Sharks, turtles and fish galore! On our most recent Day Trippin’ adventure, we met some aquatic friends from the Eastern Shore. While visiting family on the other side of the bridge recently, we couldn’t help making some time to take a day trip to the National Aquarium in Baltimore. Among the multitudes of aquatic exhibits, we got an up close look at animals that are native to our shores but often remain hidden from us underwater. Seeing these creatures in a simulated environment allowed us to gaze in wonder at the beauty and mystery found under the sea and right off of our shoreline.

The first exhibit seen when entering the aquarium is called The Black Tip Reef which features dozens of multicolored fish, small sharks, and giant stingrays. This display that once solely featured stingrays, now houses an entire ecosystem of animals. One of the main attractions to the Black Tip Reef is a 500 aquarium 2pound Green Sea turtle named Calypso. This enormous creature surprises guests by periodically rising slowly from the depths of the pool and swimming for a short period of time near the surface before diving back among the coral.

While Calypso may seem content gliding through the clear water, her past tells a sad tale. In 2000 a stunned and lost Calypso was found off the coast of Long Island with a badly infected right flipper. Once rescued, it was determined that the turtle’s flipper would have to be removed in order to save her life. Although Calypso now swims with only three flippers, she lives an easy life compared to the difficulty she would have faced in the wild.

Past the reef exhibit, guests move upstairs to view an enormous array of fish and aquatic displays. Each floor hosts various animals from all over the world, providing a look into a wide range of species and their habitats. Some attractions included clown fish, sea horses, and an octopus that would spray ink if flash photography was used. We even saw a black stingray with white polka dots the size of pennies.

Making our way through the building, we also encountered the shark tank that held many ocean predators circling their tanks with teeth barred. Although we have to admit that this exhibit gave us the chills, we really had nothing to worry about since we learned that more people are harmed every year by cows than by sharks.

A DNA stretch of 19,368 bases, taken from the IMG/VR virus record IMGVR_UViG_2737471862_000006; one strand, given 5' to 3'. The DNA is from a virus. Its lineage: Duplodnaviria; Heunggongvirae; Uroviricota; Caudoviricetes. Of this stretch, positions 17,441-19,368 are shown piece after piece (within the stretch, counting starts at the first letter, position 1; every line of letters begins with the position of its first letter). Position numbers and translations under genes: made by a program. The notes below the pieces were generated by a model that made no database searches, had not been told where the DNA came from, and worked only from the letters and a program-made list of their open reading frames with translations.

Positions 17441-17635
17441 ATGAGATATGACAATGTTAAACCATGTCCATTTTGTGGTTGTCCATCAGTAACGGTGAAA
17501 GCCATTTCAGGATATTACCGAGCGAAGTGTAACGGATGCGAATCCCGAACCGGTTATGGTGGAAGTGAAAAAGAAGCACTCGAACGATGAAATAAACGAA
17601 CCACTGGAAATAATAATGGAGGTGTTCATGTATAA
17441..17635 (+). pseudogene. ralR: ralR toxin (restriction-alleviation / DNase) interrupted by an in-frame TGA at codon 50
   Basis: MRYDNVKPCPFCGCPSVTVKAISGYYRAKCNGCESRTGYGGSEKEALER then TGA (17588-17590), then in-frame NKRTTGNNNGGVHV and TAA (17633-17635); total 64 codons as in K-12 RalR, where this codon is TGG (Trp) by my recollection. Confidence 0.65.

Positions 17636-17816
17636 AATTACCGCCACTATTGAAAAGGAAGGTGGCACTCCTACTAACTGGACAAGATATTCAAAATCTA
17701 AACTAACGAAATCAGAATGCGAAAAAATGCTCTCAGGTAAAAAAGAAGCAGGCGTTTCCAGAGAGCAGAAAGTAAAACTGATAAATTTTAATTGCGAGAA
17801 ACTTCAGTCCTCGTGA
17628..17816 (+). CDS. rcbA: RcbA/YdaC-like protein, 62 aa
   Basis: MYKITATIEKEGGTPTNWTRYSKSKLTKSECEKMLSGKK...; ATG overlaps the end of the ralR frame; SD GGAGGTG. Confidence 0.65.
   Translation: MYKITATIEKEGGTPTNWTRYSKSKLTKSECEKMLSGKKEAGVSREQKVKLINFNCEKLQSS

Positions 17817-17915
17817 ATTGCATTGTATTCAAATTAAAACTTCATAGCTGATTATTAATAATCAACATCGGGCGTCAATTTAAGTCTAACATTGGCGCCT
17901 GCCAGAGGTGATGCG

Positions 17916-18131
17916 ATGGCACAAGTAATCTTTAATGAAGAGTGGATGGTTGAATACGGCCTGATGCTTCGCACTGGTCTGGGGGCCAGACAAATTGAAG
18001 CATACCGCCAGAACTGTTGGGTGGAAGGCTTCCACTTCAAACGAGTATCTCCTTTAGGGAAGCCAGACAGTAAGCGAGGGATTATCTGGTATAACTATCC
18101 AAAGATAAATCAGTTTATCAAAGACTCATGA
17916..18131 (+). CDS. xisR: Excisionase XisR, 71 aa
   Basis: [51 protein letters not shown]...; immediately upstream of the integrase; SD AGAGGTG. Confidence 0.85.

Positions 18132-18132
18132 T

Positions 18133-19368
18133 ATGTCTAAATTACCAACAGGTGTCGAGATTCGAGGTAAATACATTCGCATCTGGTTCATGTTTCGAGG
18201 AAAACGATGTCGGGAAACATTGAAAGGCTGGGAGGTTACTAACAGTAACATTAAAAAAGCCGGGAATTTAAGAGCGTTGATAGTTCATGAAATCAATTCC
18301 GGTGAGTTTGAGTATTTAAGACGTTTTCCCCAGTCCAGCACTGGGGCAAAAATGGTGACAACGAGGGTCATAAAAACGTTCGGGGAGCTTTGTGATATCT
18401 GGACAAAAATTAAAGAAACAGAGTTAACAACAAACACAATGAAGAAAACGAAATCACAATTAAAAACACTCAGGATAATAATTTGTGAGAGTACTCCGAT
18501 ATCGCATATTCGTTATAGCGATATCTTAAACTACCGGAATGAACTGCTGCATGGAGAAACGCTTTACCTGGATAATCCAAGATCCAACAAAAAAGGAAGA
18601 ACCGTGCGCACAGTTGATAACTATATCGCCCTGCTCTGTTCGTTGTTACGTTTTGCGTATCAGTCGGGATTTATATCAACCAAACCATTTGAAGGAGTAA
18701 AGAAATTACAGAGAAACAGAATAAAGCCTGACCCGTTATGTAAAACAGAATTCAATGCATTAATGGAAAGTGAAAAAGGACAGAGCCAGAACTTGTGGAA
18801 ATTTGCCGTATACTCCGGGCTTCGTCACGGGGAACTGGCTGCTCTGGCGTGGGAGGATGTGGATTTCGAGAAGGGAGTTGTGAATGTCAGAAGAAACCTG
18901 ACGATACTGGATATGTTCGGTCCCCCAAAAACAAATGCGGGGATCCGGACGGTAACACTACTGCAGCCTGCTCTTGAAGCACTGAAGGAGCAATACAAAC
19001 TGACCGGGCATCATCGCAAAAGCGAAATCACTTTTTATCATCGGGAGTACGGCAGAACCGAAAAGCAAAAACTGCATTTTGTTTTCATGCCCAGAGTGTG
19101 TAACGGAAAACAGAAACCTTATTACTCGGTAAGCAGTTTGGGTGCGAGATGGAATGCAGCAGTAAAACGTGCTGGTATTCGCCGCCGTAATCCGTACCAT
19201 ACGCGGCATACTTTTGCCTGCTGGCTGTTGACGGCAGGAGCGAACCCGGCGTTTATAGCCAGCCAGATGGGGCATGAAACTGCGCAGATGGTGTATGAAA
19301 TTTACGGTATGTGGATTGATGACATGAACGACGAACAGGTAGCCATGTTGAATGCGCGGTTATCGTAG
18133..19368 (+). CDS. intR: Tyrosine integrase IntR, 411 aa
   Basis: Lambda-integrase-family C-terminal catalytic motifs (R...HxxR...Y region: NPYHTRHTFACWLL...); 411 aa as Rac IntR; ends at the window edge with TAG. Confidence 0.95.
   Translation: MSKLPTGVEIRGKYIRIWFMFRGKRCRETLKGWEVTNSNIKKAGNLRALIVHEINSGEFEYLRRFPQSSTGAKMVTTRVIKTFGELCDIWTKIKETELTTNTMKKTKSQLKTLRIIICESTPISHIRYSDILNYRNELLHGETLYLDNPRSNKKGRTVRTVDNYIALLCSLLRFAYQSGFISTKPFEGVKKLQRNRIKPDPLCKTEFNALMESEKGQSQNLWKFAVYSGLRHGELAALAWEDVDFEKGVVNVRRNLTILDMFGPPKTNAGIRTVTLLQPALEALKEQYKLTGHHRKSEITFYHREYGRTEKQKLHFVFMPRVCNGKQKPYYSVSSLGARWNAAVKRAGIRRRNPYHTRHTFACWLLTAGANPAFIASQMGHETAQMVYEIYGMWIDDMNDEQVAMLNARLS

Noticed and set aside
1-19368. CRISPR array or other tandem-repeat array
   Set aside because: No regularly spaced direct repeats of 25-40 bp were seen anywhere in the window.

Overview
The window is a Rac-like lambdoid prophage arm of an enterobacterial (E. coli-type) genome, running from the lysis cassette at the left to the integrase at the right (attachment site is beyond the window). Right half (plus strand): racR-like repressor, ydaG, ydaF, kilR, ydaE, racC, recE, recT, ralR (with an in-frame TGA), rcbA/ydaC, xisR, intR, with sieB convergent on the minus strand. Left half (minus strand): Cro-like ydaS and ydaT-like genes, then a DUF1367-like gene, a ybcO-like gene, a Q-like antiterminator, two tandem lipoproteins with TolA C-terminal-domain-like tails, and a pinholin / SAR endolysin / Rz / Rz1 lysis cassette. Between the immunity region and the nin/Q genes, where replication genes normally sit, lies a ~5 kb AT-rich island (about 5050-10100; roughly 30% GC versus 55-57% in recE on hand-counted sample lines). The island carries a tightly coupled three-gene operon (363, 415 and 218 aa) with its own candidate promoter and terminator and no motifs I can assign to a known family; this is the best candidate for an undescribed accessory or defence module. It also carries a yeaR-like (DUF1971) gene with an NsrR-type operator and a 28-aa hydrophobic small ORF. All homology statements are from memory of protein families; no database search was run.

One of our favorite exhibits was the dolphin tank. While we had just missed a dolphin show where trainers display the wonderful flips and tricks their slippery friends can perform, we did get a peek at their underwater world. Below deck in the underwater viewing seats, we watched as four dolphins swam continually past our window. They almost seemed to be smiling as they put on their own show for us, swimming upside down and whizzing past our eyes. One dolphin was definitely showboating when she jumped in the air and flipped without a trainer’s command.

Another display in a different part of the building was the Jelly Invasion, which held an assortment of aquariumcolorful jellyfish. Some of the most interesting species in these tanks included the upside down jellyfish, which lies on the ocean floor with its tentacles pointed up in order to catch its food. It looked more to us like something we would unfortunately step on while wading through the shore break. There were also blue, mushroom-shaped jellyfish that turned brown as they grew older. Other interesting facts that we learned were that jellyfish consist of 95% of water and have no brains.

We also discovered that there are not only fish at the aquarium, in fact some of the most interesting displays were not of fish, but of reptiles. The rainforest exhibit showcases a warm tropical environment surrounded by trees, birds, and monkeys. Past this exhibit are many other rainforest dwellers known as the poison dark frogs. These tiny creatures portray extremely vibrant colors that range from the strawberry poison dart frog, named for its bright red color, to blue, neon green, and yellow frogs. They may look cute, but some of the frogs can kill you with only a touch.

In the Australia exhibit, visitors take a walk on the wild side as they are surrounded by dozens of birds and bats. We loved hearing the different bird calls coming from parrots and kookaburras as well as the colorful plumage on each bird. One little bird hopped on the ground so close to us that we could have reached down and touched it if we had wanted.

The reptiles in Australia were also amazing. There were pythons, large lizards, and many different kinds of turtles. We were lucky enough to be at the crocodile tank during feeding time and watched as a brave employee walked through the cage and tossed food straight into the crocodiles’ mouths.

After spending several hours exploring native and exotic creatures at the National Aquarium, we were ready to head back to the Eastern Shore to discover some of our local fish, reptiles and birds in the natural habitat. With the new year officially here, we look forward to getting outdoors and enjoying all that the Eastern Shore has to offer.

Until next time…aquarirum 3